Mid-Level Practitioner Role To Expand With Obamacare. Do You Have What It Takes To Target Them?
Despite the current government shutdown which has caused grumbling across the nation, US citizens have been able to experience history in the making; the opening of the health insurance exchanges of the Affordable Care Act (“Obamacare”). This groundbreaking portion of this legislation means that many who have been going without health care services will now be able to get treated. The exact number is still being fiercely debated, however, it is estimated that by 2014, we will be adding at least 14M people to the insurance rolls and 24M over the next decade.
Regardless of the exact number a historic number of patients will be added to our current system. Not to mention, a portion of them will likely have chronic conditions which have gone untreated for years. This will vastly increase the need for primary care providers. While the ACA has provisions for increasing the number of primary care physicians the ACA alone will not close the gap. Therefore, funding is also provided for education and development of 600 nurse practitioners and nurse-midwives by 2015. Even beyond this, much of the patient load will eventually fall on these mid-level practitioners. Evidence of the value of mid-level practitioners by industry is already being seen. Especially in certain disease states such as chronic diseases and even oncology (where nurse practitioners often lead the chemotherapy and supportive therapy), there has been considerable effort to create effective and appropriate outreach to these clinicians. Furthermore, the movement of the industry toward “patient-centered care” puts nurse practitioners and midwives front and center.
This takes us to the issue of targeting and segmenting. There are approximately 200,000 practicing nurse practitioners and physician assistants in the US. That does not count the midwives or clinical nurse specialists who also have clear leadership for disease management in certain medical areas. As with physicians, it is way more effective to determine who are the high-value mid-level practitioners and specifically reach them with targeted messaging and engagement opportunities. Forward thinking life science companies are developing strategies to reach out to this important audience. Looking at one of the customary methods for targeting clinicians, we spoke to a leading provider of prescription data for mid-level practitioners. For the entire group nurse practitioners and physician assistants, we were confidently told that only 1,000,000 prescriptions per year have been captured. Consider this fact: in a recent survey Snowfish, LLC conducted from 425 mid-level practitioners the average mid-level practitioner was writing 50 prescriptions per week. Therefore, this sample alone (representing less than 0.2% of the NP/PA universe) is writing more than 1,000,000 prescriptions a year – more than the data providers are capturing for the entire universe. It is clear that a significant prescription volume of mid-level practitioners is not being captured by data providers.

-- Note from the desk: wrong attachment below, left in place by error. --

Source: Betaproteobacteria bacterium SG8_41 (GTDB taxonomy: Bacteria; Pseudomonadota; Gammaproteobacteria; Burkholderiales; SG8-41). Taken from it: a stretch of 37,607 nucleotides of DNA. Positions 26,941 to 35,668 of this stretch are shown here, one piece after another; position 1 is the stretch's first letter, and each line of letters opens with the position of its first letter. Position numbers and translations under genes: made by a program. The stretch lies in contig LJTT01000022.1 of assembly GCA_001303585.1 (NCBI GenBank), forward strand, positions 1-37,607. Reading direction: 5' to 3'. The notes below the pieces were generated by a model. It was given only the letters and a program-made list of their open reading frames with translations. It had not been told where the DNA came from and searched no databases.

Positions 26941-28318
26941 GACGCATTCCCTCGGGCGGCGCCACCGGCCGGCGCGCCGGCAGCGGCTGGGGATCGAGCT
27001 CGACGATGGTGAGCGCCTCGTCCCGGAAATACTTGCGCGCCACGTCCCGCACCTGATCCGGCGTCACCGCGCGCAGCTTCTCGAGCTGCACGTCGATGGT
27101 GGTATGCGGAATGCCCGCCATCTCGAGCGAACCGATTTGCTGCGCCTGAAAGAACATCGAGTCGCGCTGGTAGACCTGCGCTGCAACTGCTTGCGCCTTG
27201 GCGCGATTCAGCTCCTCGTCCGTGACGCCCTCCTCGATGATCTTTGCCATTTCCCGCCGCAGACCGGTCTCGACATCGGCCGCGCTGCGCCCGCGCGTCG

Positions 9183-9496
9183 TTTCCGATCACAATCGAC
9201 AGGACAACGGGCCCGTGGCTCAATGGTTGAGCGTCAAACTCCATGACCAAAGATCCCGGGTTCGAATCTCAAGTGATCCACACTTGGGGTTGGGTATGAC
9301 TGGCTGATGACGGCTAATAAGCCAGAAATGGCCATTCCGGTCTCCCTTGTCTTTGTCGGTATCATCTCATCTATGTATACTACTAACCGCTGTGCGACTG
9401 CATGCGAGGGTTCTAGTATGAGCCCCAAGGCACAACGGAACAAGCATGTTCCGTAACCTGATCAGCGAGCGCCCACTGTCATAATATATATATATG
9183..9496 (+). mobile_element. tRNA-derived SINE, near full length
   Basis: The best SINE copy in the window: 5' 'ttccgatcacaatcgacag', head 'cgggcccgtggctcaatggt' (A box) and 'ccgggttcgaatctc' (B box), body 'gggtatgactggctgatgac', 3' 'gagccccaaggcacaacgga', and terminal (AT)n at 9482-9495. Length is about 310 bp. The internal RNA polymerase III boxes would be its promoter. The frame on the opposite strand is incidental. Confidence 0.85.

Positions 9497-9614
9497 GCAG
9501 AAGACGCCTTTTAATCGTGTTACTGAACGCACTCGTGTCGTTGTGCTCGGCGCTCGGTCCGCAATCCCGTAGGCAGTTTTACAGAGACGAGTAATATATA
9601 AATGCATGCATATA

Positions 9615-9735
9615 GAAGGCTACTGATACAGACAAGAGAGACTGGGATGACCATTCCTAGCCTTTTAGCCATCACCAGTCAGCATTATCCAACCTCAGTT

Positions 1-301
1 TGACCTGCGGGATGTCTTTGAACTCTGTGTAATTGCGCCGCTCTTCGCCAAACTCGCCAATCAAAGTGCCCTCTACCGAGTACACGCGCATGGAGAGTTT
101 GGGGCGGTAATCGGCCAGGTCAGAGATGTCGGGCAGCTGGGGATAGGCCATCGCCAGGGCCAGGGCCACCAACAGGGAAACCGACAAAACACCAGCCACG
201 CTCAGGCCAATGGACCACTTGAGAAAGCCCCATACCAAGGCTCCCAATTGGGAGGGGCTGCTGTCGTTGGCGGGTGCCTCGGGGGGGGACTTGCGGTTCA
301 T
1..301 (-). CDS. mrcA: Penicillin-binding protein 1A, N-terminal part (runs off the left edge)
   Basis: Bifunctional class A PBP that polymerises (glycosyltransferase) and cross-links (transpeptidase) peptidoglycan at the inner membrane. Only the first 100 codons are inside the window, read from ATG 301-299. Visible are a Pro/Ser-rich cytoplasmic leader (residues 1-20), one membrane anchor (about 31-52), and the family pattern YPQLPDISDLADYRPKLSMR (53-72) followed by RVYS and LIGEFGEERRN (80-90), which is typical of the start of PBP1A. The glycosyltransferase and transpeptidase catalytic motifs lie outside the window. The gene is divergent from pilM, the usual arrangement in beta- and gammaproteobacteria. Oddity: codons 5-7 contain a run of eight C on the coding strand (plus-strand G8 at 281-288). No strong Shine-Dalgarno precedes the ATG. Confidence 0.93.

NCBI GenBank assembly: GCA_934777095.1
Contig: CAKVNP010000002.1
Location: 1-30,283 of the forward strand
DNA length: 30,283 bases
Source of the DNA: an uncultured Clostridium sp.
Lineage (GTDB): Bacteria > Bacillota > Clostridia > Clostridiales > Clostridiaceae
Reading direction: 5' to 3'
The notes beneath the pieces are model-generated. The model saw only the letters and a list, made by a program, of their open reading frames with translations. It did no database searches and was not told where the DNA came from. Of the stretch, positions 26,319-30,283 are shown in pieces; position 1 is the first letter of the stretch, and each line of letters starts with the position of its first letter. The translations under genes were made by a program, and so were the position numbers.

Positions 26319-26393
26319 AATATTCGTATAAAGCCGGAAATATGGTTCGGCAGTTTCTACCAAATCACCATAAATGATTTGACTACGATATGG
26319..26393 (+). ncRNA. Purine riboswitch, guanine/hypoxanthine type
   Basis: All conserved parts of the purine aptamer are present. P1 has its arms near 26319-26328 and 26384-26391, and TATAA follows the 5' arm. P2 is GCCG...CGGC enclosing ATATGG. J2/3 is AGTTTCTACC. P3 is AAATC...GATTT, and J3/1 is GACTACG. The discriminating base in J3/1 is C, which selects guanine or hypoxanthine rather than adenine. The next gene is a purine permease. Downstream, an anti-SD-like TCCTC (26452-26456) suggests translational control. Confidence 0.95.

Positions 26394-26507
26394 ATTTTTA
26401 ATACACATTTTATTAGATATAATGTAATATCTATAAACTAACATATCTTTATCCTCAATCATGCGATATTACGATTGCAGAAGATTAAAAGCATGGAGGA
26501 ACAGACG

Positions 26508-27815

The reason is quite clear; often prescriptions written by mid-level practitioners are not written under the provider’s name but the physician with whom they work. It is almost comical to think that some of these physicians have prescription volumes attributed to them. Literally they would have to spend their entire day and night only writing prescriptions. This is also applicable to other forms of targeting data such as claims and longitudinal data. There is no reason to give up hope. There are proven methods for targeting, segmenting, and profiling mid-level practitioners which incorporate a multi-faceted data strategy. Snowfish, LLC has developed and approach that takes into account the various considerations which make a certain clinician of high importance and is based on years of knowledge and experience working with this group. Snowfish, LLC has developed a unique way to target the mid-level practitioner that is only growing in importance.
As we embark on this momentous change in our health care system, we are aware that our industry is seeing the role of the mid-level practitioner increase in magnitude. With the right approaches, companies can target them with the same pin-point accuracy that is achieved with physicians.